Call Me By My Other Name by Valerie Wetlaufer
Review by Emily Faison
I’m still not sure if Valerie Wetlaufer has written a history in verse, or simply folded history into poetry, but either way, Call Me By My Other Name leaves readers gasping with both horror and understanding.
A news clipping epigraph, rewritten in verse in “Helpmate IV,” shapes the tone and the historical realness of the book, describing the imprisonment of Frank Blunt, born Anna Morris, and the grief of partner Gertrude Field. This history weighs heavy on the entire collection, but rather than reading like a historical fiction novel, the reader gets vignetted glimpses of a period in time through verse.
Poems featuring moments from Frank and Gertrude’s fictionalized life together cut no corners with lines like “Born Anna in the fields / under the sun, born goat-tender, / sister-keeper, son-in-a-dress” (“Naming Spell”) and “I’ve been in trousers / since I was ten. / Prison dress wilts around me” (“Distance Cuts No Figure”). These poems, and others equally blunt, do the heavy work of plot without sacrificing the grace of verse. Wetlaufer builds verses with a kind of intimacy surprising for the lack of primary source material, relying instead on poetry to tell her story.
Not every poem directly addresses Frank and Gertrude’s story, but serves to establish the mood of the period through details like “Dots and dashes intertwine on paper for lovers / faraway” (“The Telegrapher”) and “The fires of home blazing, / my petticoat awash by the river” (“Cupid’s Itch”). Immersed in a sepia world that still rides on horseback and wears “corsets and aprons, bustles and bonnets” (“Epidemic: Diptheria”), these poems blend the romantic and stoic to develop the accuracy of emotion so crucial to historical fiction.
Call Me By My Other Name’s late 1800’s setting, joined with the realization that Frank’s story could just as easily happen in 2016, brushes over the whole book an eerie sense of unsettled time and place. The idea that this collection of poems “also takes place in the contemporary moment, so it’s not entirely in the world of the 19th century” defends the juxtaposition of dated midwestern images of milking goats, diphtheria, and corsets with “leather cock cool against my thigh” (“Helpmate II”). Rather than anachronistic, Wetlaufer’s bold blending of past and present makes her poetry even more tangible. Frank Blunt was arrested in 1894, but today’s queer community faces many of the same challenges that Frank and Gertrude bore.
The fluidity of time matches the fluidity of gender that drives the book as Wetlaufer examines contemporary gender roles under a 19th-century historical lens. “Memory or imagination is transported to another time and place,” Wetlaufer earnestly explains in a recent interview with The Southeast Review, “my poetry should encompass a wide array of time periods.” By bringing a strange tale from another century into a book of poetry of the new millennium, the poet suspends gender roles in a clear gel of time that allows the reader to examine the issue from a place of intimate detachment, if that could be possible. Like science fiction uses futuristic settings to pay attention to real-world problems, Wetlaufer uses a singularly arresting event in the past to address issues of gender norms, sexuality, individualism and community plaguing American culture today.
Throughout the collection, stark images of 19th century gender are offered up for scrutiny, from “weakness for sturdy breasted lace” (“So Long as Men-Folk Stay Away”) to riding horses “astride even in skirts” (“Unstoned”). Each time a poem offers up a specifically feminine detail, like “We go on collecting hat pins, dusting stairs” in “Anna,” the poet immediately underscores the feminine with Anna’s insistence, “I do not usually look so like a girl.”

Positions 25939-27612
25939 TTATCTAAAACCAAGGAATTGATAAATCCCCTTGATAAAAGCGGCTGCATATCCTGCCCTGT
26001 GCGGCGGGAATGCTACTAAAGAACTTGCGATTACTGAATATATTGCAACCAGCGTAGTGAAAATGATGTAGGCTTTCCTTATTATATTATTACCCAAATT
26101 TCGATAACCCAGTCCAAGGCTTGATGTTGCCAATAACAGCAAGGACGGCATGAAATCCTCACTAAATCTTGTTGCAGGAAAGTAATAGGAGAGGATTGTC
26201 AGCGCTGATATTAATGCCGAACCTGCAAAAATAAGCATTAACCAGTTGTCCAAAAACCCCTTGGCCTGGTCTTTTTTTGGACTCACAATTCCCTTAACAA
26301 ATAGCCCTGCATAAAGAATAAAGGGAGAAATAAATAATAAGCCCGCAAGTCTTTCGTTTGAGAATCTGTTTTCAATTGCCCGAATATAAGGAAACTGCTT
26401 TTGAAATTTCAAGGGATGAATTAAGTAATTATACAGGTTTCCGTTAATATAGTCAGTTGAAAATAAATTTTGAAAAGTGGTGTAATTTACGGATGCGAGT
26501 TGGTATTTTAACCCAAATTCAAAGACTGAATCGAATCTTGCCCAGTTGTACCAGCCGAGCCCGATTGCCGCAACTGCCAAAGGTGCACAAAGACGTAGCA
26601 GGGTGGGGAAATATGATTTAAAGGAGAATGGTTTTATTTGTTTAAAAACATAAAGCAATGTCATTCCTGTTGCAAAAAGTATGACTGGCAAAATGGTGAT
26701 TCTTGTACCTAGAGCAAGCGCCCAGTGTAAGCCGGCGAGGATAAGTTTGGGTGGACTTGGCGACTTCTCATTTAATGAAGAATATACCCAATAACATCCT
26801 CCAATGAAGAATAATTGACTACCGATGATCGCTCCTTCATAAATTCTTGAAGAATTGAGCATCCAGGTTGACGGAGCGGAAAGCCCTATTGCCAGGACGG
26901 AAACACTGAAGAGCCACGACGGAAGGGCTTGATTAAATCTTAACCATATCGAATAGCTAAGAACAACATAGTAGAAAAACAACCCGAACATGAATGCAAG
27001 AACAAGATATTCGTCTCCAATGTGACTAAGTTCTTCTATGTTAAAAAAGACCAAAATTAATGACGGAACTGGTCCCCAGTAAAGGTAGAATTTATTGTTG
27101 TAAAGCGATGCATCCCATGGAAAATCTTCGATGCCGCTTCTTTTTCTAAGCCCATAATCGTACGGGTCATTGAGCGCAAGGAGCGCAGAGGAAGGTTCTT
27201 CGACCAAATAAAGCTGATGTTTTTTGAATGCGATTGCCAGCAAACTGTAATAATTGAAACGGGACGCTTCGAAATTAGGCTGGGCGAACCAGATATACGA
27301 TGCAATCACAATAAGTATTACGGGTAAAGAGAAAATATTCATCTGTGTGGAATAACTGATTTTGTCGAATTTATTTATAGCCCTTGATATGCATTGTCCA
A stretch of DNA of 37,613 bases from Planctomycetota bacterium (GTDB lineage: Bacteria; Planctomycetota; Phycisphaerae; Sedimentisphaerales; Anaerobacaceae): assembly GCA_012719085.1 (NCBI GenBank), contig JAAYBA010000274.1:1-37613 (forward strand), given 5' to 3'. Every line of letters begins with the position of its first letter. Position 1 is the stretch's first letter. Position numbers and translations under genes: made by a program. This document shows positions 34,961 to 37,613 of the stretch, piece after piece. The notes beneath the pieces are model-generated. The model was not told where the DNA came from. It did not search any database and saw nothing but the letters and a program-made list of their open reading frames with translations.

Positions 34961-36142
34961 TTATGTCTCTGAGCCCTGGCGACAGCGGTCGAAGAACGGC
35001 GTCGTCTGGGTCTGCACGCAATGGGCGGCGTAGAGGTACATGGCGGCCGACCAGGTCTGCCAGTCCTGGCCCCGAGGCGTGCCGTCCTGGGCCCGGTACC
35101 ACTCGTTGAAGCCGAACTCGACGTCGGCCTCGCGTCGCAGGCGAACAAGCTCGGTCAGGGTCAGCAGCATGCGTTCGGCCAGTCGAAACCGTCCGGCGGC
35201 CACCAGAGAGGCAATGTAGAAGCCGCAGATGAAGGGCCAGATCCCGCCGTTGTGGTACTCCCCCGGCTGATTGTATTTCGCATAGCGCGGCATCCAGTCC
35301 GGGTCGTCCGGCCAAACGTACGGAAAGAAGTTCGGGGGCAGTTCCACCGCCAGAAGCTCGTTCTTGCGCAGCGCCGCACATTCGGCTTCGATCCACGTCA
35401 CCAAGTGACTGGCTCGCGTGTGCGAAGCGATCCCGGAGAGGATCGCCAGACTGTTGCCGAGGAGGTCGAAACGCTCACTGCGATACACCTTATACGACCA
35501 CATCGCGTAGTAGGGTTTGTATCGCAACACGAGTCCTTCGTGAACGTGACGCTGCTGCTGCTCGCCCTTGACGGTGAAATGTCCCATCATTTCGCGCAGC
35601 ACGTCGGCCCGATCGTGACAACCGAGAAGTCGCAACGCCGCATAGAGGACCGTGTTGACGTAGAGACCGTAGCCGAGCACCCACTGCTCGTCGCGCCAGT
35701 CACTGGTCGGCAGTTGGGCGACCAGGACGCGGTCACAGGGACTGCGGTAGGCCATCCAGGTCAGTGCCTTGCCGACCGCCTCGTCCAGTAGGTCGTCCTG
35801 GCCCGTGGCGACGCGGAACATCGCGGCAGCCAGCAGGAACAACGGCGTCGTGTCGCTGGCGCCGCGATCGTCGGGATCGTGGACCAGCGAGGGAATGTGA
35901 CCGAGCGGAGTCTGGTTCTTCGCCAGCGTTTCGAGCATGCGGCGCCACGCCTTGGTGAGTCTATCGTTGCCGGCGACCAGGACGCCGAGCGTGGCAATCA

The poem “First Theft” offers a striking examination of gender roles played out pragmatically. The line “A Real Wife needs a ring” questions the validity of Frank and Gertrude’s relationship with startling familiarity, but the poem moves quickly from the Frank-as-Provider’s fear of inadequacy to the hope chest, a would-be signifier of a marriageable young woman. Yet “Still a girl, & all your dreams ready / for the trunk—your hope chest, / eager to be filled.” reveals an empty chest that begs the question, Can everything a woman can dream fit into a small wooden trunk?
The exploration of gender roles peaks in one of three poems titled “The Author,” in which Wetlaufer describes women who live together for a long time:
side by side, years stretched between
us like laundry. Top and bottom,
butch and femme, lover and beloved.
Wetlaufer doesn’t shy away from the cultural stigma attached to terms like butch. On one level Wetlaufer appears to reappropriate and embrace the oft-insulting label butch, but as the poem continues,
Nothing is static. Everything shared.
Each contains both birds.
All things are feral.
Tame: a myth.
Inverting the reader’s understanding of these terms as descriptors of gender, the line “each contains both” mocks the irony and futility of labels like butch and femme. Gender performance becomes inclusive rather than exclusive, as “tame becomes a myth,” revealing that expectations of femininity are truly nothing more than expectation, rather than reality. The poet’s use of “feral” evokes a freedom of gender expression that is heartbreakingly stolen from Frank as he is imprisoned.
Frank’s position in jail, and subsequent stripping of masculine identity, highlights their courage. Reminding the reader that “There is always a story beneath the story” (“The Newspaperman”), these poems are as radically courageous as Frank Blunt in 1890.
Emily Faison is a graduate student at Florida State University, where she writes about YA authors and YouTube.